Notes from the Meetup in Cologne
Handout of the Talk
An introduction to the Julia language for scientific computing and its connection to Python with IJulia
Heidelberg Python Meetup Group, September 2014
Julia is a highlevel, highperformance dynamic programming language for technical computing, with syntax that is familiar to users of other technical computing environments. IJulia, a collaboration between the IPython and Julia communities, provides a powerful browserbased graphical notebook interface to Julia and enables easy use of Python within Julia.
Presentation: Julia for Python Users
Die StatistikUmgebung R: Einführung, übersicht, Anwendungen
VDI Arbeitskreis "Mess und Automatisierungstechnik"", Kassel, Februar 2014
Der Vortrag beinhaltet eine Einführung zu R, seiner Programmiersprache und seinen Entwicklungswerkzeugen. Beispiele vorhandener Methoden zu (nichtlinearen) Regression, zur Optimierung und zum Maschinellen Lernen (Data Mining). Der Vortrag richtet sich an alle, die an statistischer Datenverarbeitung und Visualisierung interessiert sind, bzw. sich über Fähigkeiten einer Open Source Software (OSS) in diesem Bereich informieren möchten.
Folien: Statistics Environment R (in English).

Andrew Gelman, Columbia University, and others
Statistical Modeling, Causal Inference, and Social Science
Last updated on June 15, 2022
"Andrew Gelman is a professor of statistics and political science and director of the Applied Statistics Center at Columbia University. His blogging platform is shared by other great authors, all with fantastic knowledge and insights."
And this blog is generally considered to be one of the best Statistics blogs on the Internet.
Click here to read the blog
Sabine Hossenfelder, Frankfurt Institute for Advanced Studies
BackReAction: Science, Physics, Philosophy of Science News
Last updated on June 11, 2022
"I am a [theoretical] physicist. People often wonder what a theoretical physicist does. You might not believe it, but most of the time I think. Sometimes, I scribble funny looking things with a pencil on a notebook. Processes like this usually involve lots of coffee and walking up and down the corridor. I am working on physics beyond the standard model, phenomenological quantum gravity, and modifications of general relativity."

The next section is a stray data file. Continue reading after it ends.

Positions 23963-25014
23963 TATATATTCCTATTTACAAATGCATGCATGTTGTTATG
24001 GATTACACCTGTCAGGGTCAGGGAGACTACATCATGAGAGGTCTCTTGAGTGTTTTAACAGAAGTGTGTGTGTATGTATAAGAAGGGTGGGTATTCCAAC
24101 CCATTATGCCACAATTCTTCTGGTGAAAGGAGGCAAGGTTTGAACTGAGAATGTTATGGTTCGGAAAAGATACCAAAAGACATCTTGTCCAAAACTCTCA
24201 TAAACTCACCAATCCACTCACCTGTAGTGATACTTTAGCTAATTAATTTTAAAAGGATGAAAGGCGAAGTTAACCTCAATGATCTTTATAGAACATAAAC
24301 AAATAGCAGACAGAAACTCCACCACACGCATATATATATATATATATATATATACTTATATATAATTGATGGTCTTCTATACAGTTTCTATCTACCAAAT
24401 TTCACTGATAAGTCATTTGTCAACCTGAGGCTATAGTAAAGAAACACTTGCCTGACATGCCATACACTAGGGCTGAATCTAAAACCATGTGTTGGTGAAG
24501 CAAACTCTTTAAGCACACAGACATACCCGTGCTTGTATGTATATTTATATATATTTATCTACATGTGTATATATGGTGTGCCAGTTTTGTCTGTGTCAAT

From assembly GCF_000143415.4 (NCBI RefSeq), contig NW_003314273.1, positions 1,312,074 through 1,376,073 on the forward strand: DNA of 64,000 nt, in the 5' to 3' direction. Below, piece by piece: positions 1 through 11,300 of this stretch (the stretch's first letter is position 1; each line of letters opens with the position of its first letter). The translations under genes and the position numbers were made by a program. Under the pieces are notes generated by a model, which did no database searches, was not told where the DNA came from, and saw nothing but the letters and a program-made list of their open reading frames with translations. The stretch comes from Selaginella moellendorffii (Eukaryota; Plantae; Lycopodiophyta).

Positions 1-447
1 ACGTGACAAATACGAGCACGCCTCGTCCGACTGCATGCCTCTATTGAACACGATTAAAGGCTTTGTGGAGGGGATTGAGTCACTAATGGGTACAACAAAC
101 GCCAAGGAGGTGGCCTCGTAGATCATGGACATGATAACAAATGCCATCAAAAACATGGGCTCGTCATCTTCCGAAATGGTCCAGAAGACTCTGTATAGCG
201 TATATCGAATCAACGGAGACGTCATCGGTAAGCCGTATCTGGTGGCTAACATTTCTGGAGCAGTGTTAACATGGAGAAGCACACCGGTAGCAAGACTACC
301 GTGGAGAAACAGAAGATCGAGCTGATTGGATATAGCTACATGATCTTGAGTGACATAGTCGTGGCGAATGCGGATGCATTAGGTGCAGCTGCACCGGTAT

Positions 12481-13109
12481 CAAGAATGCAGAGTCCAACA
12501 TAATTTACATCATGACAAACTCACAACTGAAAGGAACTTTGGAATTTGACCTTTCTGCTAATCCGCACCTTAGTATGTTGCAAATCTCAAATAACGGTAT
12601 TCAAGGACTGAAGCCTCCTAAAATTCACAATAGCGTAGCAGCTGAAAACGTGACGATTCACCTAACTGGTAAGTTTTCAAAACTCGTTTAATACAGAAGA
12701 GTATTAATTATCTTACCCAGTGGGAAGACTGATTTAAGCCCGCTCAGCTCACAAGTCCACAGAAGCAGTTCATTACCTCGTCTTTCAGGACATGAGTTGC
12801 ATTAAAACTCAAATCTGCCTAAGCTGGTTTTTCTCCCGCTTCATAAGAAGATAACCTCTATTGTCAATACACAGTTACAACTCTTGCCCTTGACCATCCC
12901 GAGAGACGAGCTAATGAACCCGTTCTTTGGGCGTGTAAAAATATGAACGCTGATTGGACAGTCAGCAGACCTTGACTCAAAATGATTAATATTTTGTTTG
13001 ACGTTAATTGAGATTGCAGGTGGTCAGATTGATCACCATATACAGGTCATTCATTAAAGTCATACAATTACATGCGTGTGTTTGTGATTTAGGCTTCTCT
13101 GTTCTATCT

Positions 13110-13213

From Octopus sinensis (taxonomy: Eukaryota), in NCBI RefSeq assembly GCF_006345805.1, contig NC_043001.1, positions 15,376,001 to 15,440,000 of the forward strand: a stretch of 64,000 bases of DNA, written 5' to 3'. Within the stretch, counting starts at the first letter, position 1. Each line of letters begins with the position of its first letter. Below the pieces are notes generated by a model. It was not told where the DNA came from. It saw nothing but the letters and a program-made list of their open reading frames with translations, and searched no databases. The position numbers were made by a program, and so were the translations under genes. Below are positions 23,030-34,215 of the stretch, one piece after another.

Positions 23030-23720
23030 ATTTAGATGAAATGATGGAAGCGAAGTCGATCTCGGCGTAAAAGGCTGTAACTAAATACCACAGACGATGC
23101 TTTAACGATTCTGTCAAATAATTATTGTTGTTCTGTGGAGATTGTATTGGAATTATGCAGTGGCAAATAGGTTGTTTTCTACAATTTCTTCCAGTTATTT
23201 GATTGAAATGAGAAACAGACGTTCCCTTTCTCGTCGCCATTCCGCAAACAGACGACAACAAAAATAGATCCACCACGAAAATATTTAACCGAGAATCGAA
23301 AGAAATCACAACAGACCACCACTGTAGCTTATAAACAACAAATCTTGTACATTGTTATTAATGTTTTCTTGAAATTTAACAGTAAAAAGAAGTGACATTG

Click here to read the blog
David Mumford, Brown University
Ruminations on cosmology and time
March 2021
"Like many people, I have been riveted for decades by the breathless bulletins from cosmologists describing the latest twist to their model of space and time at the largest possible scale. But recently, I have been looking more closely at these theories and, frankly, do not find them 100% convincing. Maybe it's all true but maybe in 50 years, it will all change. My biggest source of skepticism is its treatment of time: it feels as if in several ways it is trying to undo the vista that special and general relativity opened up for potential models of spacetime, that the'standard model' reverts to a very Newtonian perspective on which an extremely simple relativistic model has been foisted. Let me explain."
Click here to read the article
Sean Carroll's Video Series
The Biggest [Physics] Ideas in the Universe
Last updated on Sept. 1, 2020
A series of 48 informal videos talking about the biggest ideas we've come up with to describe our natural world. No prerequisites required!
Click here to see the videos
Alison Gopnik, Smithsonian Institute
Will A.I. Ever Be Smarter Than a FourYearOld?
February 2019
"Everyone's heard about the new advances in artificial intelligence, and especially machine learning. You've also heard utopian or apocalyptic predictions about what those advances mean. They have been taken to presage either immortality or the end of the world, and a lot has been written about both of those possibilities. But the most sophisticated AIs are still far from being able to solve problems that human fouryearolds accomplish with ease. In spite of the impressive name, artificial intelligence largely consists of techniques to detect statistical patterns in large data sets. There is much more to human learning."
Click here to read the article